Popular social networking apps such as Twitter, Facebook and Instagram – and even video-streaming apps such as YouTube and Vine – run perfectly, while HD videos look terrific.

The speakers on the device aren’t the best but they’re above average. The same goes for audio while playing music tracks using the built-in Sony Walkman feature.

It’s hard to imagine any other mobile device beating the current crop of high-end tablets, that is, until the rumoured appearance of 4K tablets later this year.

The 8.1-megapixel camera on the Xperia Z2 Tablet is standard fare, though it offers the benefit of water resistance. But who takes photos with such a large tablet anyway? Especially when the camera is less powerful than a top smartphone such as the Galaxy S5 or even the Xperia Z2 phone.

Video is also a standard 1080p resolution and 30 frames per second. As is the case with many of the additional functionalities and in-built tools on the Xperia Z2 Tablet, it’s a case of it’s better to have than to have not.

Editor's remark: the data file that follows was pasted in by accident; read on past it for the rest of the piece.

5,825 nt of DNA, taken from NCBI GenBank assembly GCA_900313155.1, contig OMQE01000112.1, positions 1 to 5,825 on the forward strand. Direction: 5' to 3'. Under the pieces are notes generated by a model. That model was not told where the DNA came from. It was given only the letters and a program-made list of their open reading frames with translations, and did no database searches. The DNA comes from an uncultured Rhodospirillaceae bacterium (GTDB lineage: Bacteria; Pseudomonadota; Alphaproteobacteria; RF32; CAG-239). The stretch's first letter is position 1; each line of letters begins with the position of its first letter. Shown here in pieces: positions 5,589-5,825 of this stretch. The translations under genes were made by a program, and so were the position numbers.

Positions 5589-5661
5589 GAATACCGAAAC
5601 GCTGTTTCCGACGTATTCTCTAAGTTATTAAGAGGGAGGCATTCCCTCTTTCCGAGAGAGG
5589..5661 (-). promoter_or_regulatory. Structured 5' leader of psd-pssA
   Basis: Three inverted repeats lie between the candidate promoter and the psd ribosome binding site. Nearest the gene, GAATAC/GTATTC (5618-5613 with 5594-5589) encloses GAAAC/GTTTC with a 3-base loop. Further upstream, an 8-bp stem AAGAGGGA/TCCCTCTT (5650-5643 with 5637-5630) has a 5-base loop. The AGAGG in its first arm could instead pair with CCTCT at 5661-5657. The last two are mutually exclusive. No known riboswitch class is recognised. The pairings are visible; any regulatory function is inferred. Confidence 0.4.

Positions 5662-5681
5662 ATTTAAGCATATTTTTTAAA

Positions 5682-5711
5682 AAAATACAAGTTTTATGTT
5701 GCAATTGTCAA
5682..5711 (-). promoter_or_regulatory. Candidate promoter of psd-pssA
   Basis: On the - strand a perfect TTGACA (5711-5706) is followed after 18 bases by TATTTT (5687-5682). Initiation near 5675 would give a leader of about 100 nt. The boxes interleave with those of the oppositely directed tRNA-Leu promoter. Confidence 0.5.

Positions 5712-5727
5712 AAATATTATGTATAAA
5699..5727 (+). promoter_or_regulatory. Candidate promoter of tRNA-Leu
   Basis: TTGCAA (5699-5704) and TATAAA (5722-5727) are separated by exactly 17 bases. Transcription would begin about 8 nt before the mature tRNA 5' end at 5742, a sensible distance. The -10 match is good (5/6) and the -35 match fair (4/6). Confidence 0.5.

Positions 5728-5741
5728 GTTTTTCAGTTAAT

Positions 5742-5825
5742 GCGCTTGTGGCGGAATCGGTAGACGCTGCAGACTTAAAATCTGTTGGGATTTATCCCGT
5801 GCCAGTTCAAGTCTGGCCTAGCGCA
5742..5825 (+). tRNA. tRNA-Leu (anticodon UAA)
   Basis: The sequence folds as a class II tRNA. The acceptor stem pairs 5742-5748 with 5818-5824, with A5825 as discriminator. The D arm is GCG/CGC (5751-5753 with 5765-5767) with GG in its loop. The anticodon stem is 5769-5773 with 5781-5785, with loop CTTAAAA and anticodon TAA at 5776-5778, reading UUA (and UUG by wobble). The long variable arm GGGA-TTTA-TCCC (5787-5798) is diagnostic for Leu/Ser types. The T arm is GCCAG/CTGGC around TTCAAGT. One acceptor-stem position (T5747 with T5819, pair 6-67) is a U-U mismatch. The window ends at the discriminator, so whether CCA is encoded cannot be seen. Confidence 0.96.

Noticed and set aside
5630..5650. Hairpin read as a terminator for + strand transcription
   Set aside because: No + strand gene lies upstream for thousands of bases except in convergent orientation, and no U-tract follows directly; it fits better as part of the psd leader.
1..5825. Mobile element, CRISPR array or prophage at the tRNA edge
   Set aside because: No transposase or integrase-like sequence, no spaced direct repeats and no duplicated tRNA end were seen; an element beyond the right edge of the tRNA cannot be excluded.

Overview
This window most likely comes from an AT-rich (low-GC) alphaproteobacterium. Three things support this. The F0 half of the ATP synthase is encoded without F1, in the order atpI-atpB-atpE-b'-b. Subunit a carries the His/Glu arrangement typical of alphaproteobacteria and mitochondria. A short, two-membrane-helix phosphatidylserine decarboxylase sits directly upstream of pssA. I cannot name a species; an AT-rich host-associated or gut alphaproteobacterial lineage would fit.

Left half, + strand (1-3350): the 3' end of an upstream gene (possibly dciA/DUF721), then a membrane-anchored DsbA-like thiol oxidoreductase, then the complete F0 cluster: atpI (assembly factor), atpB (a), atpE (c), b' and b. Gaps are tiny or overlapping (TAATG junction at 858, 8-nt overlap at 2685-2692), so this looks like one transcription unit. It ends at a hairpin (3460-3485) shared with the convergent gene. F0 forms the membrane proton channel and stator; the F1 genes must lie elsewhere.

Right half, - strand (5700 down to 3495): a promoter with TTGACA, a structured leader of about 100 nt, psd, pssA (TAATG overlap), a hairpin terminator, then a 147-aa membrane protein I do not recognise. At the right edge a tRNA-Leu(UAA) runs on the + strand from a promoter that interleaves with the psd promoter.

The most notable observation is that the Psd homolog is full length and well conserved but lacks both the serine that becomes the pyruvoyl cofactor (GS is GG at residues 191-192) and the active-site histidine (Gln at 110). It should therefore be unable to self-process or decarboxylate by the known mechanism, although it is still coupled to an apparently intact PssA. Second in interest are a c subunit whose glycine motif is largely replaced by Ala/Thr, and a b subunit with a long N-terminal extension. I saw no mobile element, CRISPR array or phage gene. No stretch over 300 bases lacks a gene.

An innovative design and water and dust resistance make the Xperia Z2 Tablet worthy of your attention. While the display is impressive, the screen’s resolution is beaten by the Samsung Galaxy Tab Pro 10.1 and Amazon Kindle Fire HDX 8.9. Its powerful processor is slightly faster than Amazon’s rival tablet and boosts performance when gaming, using apps and web browsing.

Other functions including the standard camera and video playback are pleasant additions, but they offer little new. It’s a solid all-round tablet and while the same price could buy you a better display, its sleek design is a market leader.

If looks could kill, Sony just murdered the competition. Add to that a powerful processor and decent screen size and you have a great new addition to the high-end tablet market.